* 'El Ttniariv /itTh xa\Kbv trya i' cABuva altitpov.—OA., A', 184.
Other facts of interest arc collected by Sir C. Lyell from the deposits of rivers, lakes, and the sea, containing human remains, and on them some additional computations are founded respecting the antiquity of man. We should have been glad to see more examples of this kind chosen from British and European rivers; for the conclusions, even if they were as strict as they really are vague, founded on the sediments of the Nile or the Mississippi, would bring but small weight to a cumulative argument which mainly applies to the races of men who dwelt in the north of Europe. We have, however, some good examples from Scotland, well selected and carefully arranged.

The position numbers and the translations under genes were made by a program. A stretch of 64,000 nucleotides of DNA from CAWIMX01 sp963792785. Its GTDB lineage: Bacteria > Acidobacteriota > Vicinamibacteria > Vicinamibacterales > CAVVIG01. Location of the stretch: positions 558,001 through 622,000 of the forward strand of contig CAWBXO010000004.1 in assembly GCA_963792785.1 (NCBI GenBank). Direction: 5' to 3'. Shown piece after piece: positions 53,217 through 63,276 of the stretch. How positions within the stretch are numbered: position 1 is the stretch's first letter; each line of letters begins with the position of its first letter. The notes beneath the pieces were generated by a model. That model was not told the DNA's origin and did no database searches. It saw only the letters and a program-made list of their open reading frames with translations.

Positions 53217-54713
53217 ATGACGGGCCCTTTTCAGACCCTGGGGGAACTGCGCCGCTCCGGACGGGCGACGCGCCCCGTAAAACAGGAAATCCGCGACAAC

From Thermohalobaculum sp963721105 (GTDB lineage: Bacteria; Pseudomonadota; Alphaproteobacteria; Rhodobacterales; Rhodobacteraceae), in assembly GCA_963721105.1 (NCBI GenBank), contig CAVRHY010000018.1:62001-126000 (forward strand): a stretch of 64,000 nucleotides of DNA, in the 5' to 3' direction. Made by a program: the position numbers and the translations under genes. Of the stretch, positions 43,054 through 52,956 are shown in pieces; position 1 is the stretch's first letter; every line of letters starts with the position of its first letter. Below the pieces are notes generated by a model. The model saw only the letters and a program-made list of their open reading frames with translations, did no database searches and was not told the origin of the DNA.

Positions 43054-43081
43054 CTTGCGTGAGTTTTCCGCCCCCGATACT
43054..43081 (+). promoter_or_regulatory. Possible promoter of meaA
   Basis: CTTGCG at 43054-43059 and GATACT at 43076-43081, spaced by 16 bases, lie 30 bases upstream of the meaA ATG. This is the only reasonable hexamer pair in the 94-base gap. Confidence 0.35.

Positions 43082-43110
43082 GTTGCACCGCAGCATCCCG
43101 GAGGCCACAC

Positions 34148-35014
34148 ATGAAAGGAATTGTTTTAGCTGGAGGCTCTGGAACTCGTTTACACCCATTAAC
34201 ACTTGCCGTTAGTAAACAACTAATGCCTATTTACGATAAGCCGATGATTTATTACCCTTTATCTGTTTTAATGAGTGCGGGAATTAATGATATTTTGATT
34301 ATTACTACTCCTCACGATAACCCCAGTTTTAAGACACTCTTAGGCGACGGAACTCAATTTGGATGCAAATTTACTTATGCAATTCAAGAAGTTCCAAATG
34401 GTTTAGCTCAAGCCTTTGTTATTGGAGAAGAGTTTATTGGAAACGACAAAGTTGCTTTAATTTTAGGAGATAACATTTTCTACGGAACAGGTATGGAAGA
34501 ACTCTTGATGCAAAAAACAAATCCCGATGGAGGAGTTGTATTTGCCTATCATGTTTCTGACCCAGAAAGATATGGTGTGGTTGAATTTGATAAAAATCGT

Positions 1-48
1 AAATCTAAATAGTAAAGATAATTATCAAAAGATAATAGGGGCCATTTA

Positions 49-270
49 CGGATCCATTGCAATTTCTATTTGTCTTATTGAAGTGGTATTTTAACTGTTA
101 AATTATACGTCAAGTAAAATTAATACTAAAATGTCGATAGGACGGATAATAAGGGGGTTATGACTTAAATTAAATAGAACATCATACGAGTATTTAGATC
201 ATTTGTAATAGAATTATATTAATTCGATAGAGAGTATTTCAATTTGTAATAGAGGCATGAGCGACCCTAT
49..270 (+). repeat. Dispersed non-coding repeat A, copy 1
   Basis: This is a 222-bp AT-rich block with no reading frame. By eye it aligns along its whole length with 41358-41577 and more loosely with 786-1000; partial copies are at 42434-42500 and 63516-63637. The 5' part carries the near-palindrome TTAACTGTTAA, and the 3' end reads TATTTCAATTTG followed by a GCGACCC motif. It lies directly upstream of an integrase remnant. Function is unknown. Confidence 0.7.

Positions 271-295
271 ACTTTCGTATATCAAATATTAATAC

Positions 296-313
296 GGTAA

One of the cases is that of the sediments which the Nile has left in the long narrow valley of Egypt—sediments which Herodotus estimated to proceed at such a rate that in 10,000 or 20,000 years they would fill up a space equal to the Red Sea. Deep in these loamy deposits, experiments set on foot by Mr. Horner disclosed fragments of brick, pottery, land-shells, bones of ox, hog, dog, dromedary, and ass, but no bones of extinct mammalia. The excavations in the upper part were large, and therein entire jars, vases, pots, a burnt clay figure, and a copper knife were found; in the lower part they were contracted to a smaller bore, and only fragments could be collected. Ninety-five bore-holes were made, and most of them yielded reliquia? even at depths of 60 feet and 72 feet. The accretion in the plain of Egypt has been vaguely estimated at five or six inches in a hundred years, which would give 12,000 years for the distant date when some of the earliest bricks were burnt in the valley of the Nile; but for several reasons no dependence is placed on the estimate, and Sir C. Lyell allows that Egyptologists regard the experiments as inconclusive, and the period consumed in the deposition of a given thickness of Nilotic sediment as still undetermined.